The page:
Difference between revisions of "2009 AMC 10A Problems/Problem 17"
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\mathrm{(E)}\ 12 | \mathrm{(E)}\ 12 | ||
</math> | </math> | ||
+ | [[Category: Introductory Geometry Problems]] | ||
− | == | + | == Solutions == |
− | === | + | === Solution 1 === |
The situation is shown in the picture below. | The situation is shown in the picture below. | ||
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From the [[Pythagorean theorem]] we have <math>BD=5</math>. | From the [[Pythagorean theorem]] we have <math>BD=5</math>. | ||
− | Triangle <math>EAB</math> is similar to <math> | + | Triangle <math>EAB</math> is similar to <math>BAD</math>, as they have the same angles. Segment <math>BA</math> is perpendicular to <math>DA</math>, meaning that angle <math>DAB</math> and <math>BAE</math> are right angles and congruent. Also, angle <math>DBE</math> is a right angle. Because it is a rectangle, angle <math>BDC</math> is congruent to <math>DBA</math> and angle <math>ADC</math> is also a right angle. By the transitive property: |
<math>mADB + mBDC = mDBA + mABE</math> | <math>mADB + mBDC = mDBA + mABE</math> | ||
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<math>mADB = mABE</math> | <math>mADB = mABE</math> | ||
− | Next, because every triangle has a degree measure of 180, angle <math> | + | Next, because every triangle has a degree measure of <math>180</math>, angle <math>BEA</math> and angle <math>DBA</math> are similar. |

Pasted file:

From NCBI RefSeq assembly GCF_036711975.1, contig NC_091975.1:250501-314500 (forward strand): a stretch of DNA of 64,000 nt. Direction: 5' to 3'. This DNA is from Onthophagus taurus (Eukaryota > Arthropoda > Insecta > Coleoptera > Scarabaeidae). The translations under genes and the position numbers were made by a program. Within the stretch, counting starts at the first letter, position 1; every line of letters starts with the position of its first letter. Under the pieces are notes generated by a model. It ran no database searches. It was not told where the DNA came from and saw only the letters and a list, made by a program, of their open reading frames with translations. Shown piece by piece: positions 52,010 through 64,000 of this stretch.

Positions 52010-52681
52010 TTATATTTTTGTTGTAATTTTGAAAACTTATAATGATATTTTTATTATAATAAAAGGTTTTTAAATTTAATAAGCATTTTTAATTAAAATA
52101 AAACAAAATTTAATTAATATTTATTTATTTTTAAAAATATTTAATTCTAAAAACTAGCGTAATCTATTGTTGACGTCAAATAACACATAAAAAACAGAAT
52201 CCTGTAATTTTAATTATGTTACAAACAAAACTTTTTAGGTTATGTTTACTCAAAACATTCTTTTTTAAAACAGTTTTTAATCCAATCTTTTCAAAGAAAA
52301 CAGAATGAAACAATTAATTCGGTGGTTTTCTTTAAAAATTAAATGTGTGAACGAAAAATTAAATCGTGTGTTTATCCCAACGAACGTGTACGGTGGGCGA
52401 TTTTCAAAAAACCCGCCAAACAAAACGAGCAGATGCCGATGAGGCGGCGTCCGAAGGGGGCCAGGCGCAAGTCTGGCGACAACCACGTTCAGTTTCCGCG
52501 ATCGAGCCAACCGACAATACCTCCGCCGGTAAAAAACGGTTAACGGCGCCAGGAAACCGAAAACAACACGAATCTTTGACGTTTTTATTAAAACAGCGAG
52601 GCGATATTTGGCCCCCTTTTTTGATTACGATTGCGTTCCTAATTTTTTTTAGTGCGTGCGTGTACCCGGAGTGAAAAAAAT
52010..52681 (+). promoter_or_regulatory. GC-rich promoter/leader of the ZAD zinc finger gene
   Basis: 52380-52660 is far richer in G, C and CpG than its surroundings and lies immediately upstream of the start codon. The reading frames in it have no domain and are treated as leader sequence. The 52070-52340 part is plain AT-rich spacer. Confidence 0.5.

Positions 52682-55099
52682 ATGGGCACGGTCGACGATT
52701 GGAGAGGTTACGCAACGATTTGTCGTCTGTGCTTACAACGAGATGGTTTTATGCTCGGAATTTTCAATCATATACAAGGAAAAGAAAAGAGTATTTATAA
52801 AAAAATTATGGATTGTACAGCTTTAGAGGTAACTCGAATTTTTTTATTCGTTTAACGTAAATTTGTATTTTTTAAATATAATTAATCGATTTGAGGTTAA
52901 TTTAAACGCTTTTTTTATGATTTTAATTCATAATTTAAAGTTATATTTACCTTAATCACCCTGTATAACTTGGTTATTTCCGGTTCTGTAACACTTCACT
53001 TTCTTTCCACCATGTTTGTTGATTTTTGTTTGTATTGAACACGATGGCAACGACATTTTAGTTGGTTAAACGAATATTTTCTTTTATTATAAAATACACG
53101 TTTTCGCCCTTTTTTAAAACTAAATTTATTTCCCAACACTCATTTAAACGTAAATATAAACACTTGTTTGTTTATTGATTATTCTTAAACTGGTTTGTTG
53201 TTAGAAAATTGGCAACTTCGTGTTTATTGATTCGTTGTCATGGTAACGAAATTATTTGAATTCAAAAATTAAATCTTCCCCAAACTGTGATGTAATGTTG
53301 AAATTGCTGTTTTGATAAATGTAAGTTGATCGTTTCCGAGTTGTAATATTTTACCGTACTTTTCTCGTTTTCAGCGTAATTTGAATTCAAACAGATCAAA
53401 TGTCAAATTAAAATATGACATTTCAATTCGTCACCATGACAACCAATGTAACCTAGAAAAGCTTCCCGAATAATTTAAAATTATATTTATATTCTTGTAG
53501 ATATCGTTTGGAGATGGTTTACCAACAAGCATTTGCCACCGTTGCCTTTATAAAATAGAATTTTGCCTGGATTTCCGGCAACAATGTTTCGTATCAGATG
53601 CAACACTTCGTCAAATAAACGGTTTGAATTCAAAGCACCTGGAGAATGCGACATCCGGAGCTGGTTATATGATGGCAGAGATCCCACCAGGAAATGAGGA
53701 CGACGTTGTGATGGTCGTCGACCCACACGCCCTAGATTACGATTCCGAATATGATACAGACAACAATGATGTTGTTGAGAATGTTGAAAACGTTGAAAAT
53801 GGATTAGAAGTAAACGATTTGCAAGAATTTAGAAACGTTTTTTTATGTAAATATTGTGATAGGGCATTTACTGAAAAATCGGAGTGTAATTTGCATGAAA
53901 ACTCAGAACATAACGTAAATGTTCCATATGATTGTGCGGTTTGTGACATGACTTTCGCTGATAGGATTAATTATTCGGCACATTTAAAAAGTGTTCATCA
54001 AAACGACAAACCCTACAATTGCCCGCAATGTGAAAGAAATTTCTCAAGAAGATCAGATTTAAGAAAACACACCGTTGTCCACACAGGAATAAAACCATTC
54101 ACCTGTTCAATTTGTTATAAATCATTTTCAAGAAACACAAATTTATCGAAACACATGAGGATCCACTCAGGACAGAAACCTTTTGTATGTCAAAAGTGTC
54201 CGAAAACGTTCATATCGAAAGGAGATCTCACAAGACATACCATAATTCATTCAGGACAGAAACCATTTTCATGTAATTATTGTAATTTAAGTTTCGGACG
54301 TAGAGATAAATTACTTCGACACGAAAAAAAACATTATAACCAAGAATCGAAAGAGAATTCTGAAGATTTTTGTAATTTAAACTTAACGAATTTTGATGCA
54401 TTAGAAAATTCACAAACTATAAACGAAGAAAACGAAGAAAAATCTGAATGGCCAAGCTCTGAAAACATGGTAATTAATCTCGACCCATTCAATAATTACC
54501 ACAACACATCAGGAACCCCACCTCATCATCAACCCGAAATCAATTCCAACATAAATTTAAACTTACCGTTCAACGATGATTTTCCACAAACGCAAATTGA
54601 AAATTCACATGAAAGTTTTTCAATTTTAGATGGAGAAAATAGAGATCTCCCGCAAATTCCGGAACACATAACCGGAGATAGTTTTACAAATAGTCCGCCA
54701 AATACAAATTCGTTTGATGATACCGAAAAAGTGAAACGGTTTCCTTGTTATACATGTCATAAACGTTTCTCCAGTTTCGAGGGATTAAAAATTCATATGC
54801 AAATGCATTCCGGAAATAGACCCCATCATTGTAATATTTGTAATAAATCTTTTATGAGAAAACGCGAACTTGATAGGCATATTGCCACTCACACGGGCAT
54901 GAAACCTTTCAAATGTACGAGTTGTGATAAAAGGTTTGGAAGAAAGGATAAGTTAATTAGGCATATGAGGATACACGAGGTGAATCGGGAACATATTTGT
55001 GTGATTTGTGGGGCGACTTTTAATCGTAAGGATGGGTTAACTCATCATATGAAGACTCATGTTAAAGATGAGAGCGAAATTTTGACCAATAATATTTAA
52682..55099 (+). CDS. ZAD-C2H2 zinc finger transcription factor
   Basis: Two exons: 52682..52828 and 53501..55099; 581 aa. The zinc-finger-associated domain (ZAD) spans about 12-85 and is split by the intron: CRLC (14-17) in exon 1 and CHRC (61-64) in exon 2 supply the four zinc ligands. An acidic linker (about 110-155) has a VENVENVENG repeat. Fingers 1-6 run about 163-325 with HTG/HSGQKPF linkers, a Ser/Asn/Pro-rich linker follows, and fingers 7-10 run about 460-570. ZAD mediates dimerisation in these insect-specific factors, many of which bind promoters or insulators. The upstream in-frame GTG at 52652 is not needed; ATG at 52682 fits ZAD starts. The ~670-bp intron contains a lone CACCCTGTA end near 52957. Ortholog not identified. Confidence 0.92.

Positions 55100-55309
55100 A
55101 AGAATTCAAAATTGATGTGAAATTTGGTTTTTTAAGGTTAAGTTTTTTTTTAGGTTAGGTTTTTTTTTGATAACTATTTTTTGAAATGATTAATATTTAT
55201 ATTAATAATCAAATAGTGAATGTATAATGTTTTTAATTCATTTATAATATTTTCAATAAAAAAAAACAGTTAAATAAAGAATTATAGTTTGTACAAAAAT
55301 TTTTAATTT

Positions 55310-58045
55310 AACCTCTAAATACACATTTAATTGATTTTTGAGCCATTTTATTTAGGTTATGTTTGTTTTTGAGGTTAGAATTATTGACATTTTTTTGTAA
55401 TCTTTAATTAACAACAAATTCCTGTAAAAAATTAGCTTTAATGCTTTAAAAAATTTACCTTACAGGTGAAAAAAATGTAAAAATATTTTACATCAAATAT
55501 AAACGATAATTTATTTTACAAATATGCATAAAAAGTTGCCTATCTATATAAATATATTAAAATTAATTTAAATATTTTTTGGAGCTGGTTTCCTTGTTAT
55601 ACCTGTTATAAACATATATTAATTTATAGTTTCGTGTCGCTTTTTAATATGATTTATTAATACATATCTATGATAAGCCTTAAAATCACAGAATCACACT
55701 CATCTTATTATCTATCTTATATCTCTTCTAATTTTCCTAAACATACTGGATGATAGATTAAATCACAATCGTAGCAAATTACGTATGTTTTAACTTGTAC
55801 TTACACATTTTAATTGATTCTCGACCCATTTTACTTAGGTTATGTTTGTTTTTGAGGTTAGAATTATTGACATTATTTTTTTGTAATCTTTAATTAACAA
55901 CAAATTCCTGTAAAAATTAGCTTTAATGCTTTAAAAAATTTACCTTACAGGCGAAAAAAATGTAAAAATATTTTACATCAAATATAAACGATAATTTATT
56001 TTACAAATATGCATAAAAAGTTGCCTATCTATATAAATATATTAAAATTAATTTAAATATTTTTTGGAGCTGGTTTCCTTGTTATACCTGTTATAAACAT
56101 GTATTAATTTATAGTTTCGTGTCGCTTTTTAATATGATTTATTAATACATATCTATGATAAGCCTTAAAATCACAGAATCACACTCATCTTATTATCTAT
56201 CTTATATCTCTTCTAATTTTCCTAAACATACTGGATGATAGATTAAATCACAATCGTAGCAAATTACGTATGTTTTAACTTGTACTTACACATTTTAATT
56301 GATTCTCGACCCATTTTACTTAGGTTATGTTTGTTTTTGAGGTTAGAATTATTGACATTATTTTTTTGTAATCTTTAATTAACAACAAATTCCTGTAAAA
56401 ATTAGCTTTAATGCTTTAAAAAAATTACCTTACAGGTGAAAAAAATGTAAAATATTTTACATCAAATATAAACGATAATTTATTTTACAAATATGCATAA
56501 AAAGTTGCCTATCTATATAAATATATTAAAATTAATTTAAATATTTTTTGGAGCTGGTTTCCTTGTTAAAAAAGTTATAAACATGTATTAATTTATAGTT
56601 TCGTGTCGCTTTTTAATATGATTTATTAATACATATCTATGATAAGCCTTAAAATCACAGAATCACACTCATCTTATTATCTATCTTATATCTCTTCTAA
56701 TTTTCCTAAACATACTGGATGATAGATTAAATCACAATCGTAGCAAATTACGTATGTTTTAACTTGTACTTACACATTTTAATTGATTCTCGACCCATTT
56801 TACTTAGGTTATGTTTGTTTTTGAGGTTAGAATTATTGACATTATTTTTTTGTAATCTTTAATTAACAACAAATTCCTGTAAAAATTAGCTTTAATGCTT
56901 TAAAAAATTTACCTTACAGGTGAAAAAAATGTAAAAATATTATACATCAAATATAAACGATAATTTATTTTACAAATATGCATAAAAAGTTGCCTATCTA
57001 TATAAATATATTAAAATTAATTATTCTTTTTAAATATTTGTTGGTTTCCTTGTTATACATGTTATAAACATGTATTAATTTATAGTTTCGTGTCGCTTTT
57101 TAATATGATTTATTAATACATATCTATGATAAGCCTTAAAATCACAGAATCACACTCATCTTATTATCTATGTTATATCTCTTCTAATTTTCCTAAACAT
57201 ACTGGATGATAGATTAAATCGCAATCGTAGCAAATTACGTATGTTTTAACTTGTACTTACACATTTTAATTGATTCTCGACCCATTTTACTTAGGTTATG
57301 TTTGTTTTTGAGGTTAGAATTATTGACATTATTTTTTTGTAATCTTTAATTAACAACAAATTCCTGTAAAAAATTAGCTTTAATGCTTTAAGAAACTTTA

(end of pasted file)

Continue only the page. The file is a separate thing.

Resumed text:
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=== Solution 2 === | === Solution 2 === | ||
− | Since <math>BD</math> is the altitude from <math> | + | Since <math>BD</math> is the altitude from <math>D</math> to <math>EF</math>, we can use the equation <math>BD^2 = EB\cdot BF</math>. |
− | Looking at the angles, we see that triangle <math> | + | Looking at the angles, we see that triangle <math>BDE</math> is similar to <math>DCB</math>. Because of this, <math>\frac{AB}{CB} = \frac{EB}{DB}</math>. From the given information and the [[Pythagorean theorem]], <math>AB=4</math>, <math>CB=3</math>, and <math>DB=5</math>. Solving gives <math>EB=20/3</math>. |
We can use the above formula to solve for <math>BF</math>. <math>BD^2 = 20/3\cdot BF</math>. Solve to obtain <math>BF=15/4</math>. | We can use the above formula to solve for <math>BF</math>. <math>BD^2 = 20/3\cdot BF</math>. Solve to obtain <math>BF=15/4</math>. | ||
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We now know <math>EB</math> and <math>BF</math>. <math>EF = EB+BF = \frac{20}3 + \frac{15}4 = \frac{80 + 45}{12} = \boxed{\frac{125}{12}}</math>. | We now know <math>EB</math> and <math>BF</math>. <math>EF = EB+BF = \frac{20}3 + \frac{15}4 = \frac{80 + 45}{12} = \boxed{\frac{125}{12}}</math>. | ||
+ | === Solution 3 === | ||
+ | There is a better solution where we find <math>EF</math> directly instead of in parts (use similarity). The strategy is similar. | ||
+ | |||
+ | ===Solution 4(Coordinate Bash)=== | ||
+ | To keep things simple, we will use coordinates in only the first quadrant. The picture will look like the diagram above reflected over the <math>x</math>-axis.It is also worth noting the <math>F</math> will lie on the <math>x</math> axis and <math>E</math> on the <math>y</math>. Let <math>D</math> be the origin, <math>A(3,0)</math>, <math>C(4,0)</math>, and <math>B(4,3)</math>. We can express segment <math>DB</math> as the line <math>y=\frac{3x}{4}</math>. | ||